This picture above was taken from the rear balcony of the State Capitol. What you see is the left half of the envisioned structure, with the big glass bow-front section as the center element. This half was built in the late 1980s on land purchased by Fob James and Dr Bronner a few years earlier to replace the basin parking lot in the foreground, on which the pair intended to construct a connecting link between the Folsom Building and the State House (the Highway Bldg back then), and call it “The Capitol Annex”. Pursuant to a Legislative Resolution, the ground in front of the Annex was to be called “The Earl Speight Plaza”.
The structural design concept of the Persons Building included placement of concrete columns down the center of its main corridors, which created a most disconcerting effect, which, when combined with a complex corridor layout, completely disoriented visitors. Ergo, shortly after it opened, the wags dubbed this “The Missing Persons Building”. The small pagodas in the foreground house stair exits from the pedestrian tunnel which runs under Union Street and connects the Capitol to the State House. I suppose the pagodas are now the centerpieces of the Earl Speight Plaza.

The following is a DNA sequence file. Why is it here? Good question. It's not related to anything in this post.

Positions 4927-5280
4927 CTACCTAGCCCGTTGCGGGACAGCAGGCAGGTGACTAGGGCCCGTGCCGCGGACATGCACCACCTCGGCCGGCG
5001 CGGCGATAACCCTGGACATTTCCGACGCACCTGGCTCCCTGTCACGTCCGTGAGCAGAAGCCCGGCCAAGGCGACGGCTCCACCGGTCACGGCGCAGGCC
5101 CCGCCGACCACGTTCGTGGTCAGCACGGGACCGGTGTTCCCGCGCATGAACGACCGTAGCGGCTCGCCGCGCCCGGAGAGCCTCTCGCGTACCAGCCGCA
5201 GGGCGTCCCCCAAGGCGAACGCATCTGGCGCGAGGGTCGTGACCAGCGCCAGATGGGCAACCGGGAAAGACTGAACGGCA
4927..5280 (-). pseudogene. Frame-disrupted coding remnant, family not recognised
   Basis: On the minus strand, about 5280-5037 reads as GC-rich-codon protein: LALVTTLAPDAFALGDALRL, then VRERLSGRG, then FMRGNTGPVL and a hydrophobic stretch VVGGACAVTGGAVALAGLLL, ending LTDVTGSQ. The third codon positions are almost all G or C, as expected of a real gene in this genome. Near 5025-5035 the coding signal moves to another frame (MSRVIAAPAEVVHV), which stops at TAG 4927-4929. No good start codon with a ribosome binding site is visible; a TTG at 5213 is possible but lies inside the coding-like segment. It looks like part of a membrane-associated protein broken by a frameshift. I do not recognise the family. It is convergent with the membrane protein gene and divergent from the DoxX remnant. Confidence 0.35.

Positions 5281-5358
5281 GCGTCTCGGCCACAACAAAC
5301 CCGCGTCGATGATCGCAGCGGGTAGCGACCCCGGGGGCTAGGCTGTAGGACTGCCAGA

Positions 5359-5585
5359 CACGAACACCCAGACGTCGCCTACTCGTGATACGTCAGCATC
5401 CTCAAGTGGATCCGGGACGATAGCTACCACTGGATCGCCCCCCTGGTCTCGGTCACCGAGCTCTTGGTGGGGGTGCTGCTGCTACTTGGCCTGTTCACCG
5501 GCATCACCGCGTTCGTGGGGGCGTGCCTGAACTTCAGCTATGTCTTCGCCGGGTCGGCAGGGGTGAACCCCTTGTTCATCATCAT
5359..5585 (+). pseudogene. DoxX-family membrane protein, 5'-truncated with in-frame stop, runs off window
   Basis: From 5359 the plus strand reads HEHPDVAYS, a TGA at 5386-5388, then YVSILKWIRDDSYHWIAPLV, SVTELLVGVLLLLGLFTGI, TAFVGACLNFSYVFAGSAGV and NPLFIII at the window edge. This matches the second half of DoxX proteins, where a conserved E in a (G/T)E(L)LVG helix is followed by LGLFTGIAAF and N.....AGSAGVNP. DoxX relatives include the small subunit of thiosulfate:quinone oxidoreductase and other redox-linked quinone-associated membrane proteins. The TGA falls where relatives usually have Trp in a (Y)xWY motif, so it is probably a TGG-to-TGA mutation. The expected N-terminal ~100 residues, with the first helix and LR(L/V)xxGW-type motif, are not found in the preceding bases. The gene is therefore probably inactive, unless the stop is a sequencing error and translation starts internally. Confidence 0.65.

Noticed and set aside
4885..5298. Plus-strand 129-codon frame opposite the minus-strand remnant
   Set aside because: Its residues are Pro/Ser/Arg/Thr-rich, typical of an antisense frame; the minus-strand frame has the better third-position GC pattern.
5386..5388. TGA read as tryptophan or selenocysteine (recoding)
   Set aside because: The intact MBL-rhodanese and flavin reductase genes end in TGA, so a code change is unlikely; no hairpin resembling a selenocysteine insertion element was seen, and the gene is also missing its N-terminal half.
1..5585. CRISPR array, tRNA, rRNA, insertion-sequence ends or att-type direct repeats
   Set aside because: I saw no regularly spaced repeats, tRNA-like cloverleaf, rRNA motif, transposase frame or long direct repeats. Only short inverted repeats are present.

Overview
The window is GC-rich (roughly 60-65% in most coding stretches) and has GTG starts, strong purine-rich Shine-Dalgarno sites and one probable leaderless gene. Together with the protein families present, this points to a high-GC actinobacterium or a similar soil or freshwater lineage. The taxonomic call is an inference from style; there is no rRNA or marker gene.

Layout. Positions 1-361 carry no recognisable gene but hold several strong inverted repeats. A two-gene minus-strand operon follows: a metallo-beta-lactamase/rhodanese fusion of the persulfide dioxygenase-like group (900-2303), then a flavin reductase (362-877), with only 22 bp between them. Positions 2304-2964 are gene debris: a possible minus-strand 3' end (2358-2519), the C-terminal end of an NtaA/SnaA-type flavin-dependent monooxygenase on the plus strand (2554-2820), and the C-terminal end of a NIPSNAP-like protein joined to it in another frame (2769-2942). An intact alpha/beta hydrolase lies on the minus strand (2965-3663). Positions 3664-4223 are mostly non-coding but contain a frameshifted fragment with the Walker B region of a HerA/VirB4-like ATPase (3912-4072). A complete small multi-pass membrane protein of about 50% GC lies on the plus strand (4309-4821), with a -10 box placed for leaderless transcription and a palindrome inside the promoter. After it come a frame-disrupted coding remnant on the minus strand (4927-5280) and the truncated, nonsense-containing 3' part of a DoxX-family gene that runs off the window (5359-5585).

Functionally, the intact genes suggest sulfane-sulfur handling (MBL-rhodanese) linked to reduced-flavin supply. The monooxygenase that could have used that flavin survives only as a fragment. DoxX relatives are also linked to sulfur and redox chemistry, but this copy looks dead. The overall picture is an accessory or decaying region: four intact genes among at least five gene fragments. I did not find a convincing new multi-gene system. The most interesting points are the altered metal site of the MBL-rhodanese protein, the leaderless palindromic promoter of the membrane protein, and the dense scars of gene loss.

Gov. Persons had just taken office when I moved to Montgomery in 1951, and he was the last hometown boy to win the office. Persons was an Auburn electrical engineer graduate, and he was responsible for much of the rural electrification that benefitted Alabama in the 1930s. At age 28 he was co-founder of Montgomery’s first radio station, WSFA. The staid, business-like Persons was a welcome relief from the flamboyant Big Jim Folsom, who preceded him. Persons’ quiet term ended in Jan of 1955, the year of the Bus Boycott, and life in Monkey Town was never the same again. At right is an architect’s rendering of the Persons Building.